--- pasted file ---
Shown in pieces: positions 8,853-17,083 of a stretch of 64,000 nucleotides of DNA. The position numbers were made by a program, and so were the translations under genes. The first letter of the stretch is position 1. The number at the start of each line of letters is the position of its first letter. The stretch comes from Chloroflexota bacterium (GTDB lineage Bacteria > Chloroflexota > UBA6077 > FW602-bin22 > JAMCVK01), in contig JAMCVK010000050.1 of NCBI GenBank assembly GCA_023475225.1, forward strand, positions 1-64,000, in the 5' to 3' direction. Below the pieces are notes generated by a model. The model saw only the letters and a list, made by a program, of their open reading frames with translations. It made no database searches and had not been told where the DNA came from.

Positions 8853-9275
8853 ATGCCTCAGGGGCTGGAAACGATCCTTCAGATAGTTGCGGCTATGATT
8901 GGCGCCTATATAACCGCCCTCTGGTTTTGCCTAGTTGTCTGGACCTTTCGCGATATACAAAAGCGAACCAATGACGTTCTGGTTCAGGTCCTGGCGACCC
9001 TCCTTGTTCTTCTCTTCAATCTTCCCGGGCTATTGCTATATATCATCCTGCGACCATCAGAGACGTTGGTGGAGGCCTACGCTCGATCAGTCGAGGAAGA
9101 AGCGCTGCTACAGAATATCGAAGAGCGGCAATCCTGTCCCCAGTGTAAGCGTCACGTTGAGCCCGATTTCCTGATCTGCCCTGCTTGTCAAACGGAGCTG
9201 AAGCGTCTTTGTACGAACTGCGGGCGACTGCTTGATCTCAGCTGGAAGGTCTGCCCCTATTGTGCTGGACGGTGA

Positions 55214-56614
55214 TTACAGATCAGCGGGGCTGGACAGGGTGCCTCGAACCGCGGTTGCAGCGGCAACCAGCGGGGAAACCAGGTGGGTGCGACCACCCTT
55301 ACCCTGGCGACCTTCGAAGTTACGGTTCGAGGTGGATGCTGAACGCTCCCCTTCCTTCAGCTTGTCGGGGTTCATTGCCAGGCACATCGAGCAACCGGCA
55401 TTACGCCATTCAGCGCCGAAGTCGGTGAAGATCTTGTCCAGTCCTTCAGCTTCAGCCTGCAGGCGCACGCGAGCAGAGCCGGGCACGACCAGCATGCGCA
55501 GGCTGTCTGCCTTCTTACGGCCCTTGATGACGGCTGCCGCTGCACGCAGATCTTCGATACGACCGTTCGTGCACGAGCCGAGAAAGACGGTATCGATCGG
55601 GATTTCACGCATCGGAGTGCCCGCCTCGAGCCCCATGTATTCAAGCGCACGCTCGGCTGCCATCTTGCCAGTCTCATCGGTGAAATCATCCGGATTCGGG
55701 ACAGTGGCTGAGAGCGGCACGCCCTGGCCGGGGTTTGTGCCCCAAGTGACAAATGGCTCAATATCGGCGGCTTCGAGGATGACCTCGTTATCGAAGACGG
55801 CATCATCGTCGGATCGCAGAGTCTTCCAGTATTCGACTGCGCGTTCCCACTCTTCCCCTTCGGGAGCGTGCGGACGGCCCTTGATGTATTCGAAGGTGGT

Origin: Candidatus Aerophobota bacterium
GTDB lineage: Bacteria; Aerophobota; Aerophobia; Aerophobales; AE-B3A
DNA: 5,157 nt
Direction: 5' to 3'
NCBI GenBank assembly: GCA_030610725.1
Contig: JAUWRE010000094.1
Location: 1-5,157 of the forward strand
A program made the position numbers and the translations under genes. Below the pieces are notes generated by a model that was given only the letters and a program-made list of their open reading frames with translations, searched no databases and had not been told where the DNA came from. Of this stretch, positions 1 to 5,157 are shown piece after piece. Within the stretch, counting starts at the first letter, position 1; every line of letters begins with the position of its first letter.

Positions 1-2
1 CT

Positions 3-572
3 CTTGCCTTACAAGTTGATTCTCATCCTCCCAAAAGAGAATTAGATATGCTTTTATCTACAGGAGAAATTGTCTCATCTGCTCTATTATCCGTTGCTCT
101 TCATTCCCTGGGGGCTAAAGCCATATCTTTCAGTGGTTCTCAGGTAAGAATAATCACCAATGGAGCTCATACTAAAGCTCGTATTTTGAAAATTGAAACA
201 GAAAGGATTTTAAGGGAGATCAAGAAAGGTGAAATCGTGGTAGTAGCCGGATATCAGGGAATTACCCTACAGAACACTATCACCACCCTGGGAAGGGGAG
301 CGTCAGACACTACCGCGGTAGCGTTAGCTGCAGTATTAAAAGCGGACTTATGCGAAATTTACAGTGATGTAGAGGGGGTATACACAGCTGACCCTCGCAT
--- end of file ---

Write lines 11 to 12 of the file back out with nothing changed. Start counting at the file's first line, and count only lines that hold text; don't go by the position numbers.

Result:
55401 TTACGCCATTCAGCGCCGAAGTCGGTGAAGATCTTGTCCAGTCCTTCAGCTTCAGCCTGCAGGCGCACGCGAGCAGAGCCGGGCACGACCAGCATGCGCA
55501 GGCTGTCTGCCTTCTTACGGCCCTTGATGACGGCTGCCGCTGCACGCAGATCTTCGATACGACCGTTCGTGCACGAGCCGAGAAAGACGGTATCGATCGG